The basis for the Mitzvah of eating Matzah at the Passover Seder seems to be treated inconsistently by Maimonides (1135 – 1204) in his epic legal code. In one place, he quotes Rabban Gamliel’s explanation that is found in the Haggadah – that it commemorates the fact that our ancestors’ dough did not have time to rise before they were redeemed, while in elsewhere he simply writes that we eat it “because we were redeemed.”
R. Joseph B. Soloveitchik (1903 – 1993) explained that the suddenness of the Exodus defines true redemption. These two rationales for eating Matzah are apparently identical: “Because they were redeemed” means “Because our ancestors’ dough did not have time to rise.” Genuine redemption comes suddenly and is completely unexpected. A true feeling of freedom is only felt, sensed, and appreciated when it comes after all hope seems to be lost. In Egypt, our ancestors were on the verge of assimilating into the surrounding people, being crushed by the persecution, and completely disappearing – then, suddenly, they were out. When a crisis reaches its maximum and threatens the very existence of the community, redemption suddenly appears and takes them out of the land of affliction (Soloveitchik, R. Joseph B.: Festival of Freedom, pp. 58-59).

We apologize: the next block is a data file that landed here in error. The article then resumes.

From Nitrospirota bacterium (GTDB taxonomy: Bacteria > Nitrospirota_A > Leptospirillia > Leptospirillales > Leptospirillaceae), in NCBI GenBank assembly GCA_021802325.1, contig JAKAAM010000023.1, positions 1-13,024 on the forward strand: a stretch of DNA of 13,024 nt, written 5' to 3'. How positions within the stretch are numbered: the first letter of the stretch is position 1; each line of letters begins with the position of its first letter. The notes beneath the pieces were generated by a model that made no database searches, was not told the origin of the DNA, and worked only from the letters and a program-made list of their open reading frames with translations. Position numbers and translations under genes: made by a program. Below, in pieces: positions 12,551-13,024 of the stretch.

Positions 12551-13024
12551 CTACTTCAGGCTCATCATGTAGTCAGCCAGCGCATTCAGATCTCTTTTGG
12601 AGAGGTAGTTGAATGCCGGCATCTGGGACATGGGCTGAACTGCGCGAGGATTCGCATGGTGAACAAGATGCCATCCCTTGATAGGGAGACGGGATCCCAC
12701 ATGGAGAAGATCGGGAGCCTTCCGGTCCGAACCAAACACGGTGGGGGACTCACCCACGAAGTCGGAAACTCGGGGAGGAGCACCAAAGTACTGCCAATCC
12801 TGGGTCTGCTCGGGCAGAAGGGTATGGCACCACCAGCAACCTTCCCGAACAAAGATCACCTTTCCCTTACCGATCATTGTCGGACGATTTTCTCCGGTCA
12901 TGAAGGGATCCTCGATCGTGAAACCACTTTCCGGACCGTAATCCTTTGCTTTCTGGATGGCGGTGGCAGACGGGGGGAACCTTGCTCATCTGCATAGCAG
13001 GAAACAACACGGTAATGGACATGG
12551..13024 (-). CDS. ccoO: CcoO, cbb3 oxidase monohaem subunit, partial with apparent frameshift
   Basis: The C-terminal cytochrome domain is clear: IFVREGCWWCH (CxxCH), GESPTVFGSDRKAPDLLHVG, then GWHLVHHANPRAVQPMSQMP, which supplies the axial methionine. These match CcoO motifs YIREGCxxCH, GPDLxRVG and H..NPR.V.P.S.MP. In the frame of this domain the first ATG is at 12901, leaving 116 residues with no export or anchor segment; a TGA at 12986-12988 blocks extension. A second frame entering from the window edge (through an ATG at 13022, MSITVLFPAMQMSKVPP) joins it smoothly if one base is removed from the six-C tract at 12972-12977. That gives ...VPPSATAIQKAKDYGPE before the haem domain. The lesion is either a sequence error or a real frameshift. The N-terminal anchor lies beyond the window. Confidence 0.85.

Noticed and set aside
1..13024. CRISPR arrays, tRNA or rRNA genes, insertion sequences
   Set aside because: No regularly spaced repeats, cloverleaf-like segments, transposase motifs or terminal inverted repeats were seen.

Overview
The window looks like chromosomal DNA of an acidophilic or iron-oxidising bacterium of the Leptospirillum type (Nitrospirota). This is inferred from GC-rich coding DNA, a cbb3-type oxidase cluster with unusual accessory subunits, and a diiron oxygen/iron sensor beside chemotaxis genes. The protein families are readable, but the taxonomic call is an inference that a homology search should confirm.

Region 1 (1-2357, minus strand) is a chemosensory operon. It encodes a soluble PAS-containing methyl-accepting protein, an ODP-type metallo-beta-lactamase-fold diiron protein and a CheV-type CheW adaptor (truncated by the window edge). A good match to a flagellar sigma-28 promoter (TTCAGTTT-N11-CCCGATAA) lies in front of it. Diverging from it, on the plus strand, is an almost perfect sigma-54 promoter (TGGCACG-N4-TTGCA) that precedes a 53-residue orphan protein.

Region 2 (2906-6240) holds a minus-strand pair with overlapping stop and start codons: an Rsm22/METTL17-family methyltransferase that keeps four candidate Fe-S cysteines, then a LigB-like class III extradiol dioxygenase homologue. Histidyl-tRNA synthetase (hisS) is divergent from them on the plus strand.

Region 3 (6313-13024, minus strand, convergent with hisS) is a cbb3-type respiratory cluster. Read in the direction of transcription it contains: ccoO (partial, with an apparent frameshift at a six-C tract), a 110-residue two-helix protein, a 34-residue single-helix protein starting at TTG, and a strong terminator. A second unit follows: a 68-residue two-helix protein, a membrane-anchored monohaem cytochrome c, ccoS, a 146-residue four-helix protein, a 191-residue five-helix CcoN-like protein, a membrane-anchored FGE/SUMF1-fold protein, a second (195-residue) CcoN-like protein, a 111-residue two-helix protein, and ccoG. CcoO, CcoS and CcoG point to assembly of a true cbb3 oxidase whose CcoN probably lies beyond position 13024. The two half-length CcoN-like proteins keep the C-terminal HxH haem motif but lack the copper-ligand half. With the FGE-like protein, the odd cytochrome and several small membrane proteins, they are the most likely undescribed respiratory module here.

Passover is not only a time to discuss, retell, and re-live our national redemption and freedom but also our personal Exodus-moments in our lives. Life invariably brings difficult, turbulent, and dark times upon us – but we are still here to tell about it. We have been beneficiaries of the Almighty’s benevolence after we have thought that all hope was lost and that only more night loomed ahead at the end of the deep dark tunnel. On Passover, we celebrate the great fortune of our sometimes sudden freedom from past crises and renew our hope for those new ones that are already here or sure to come.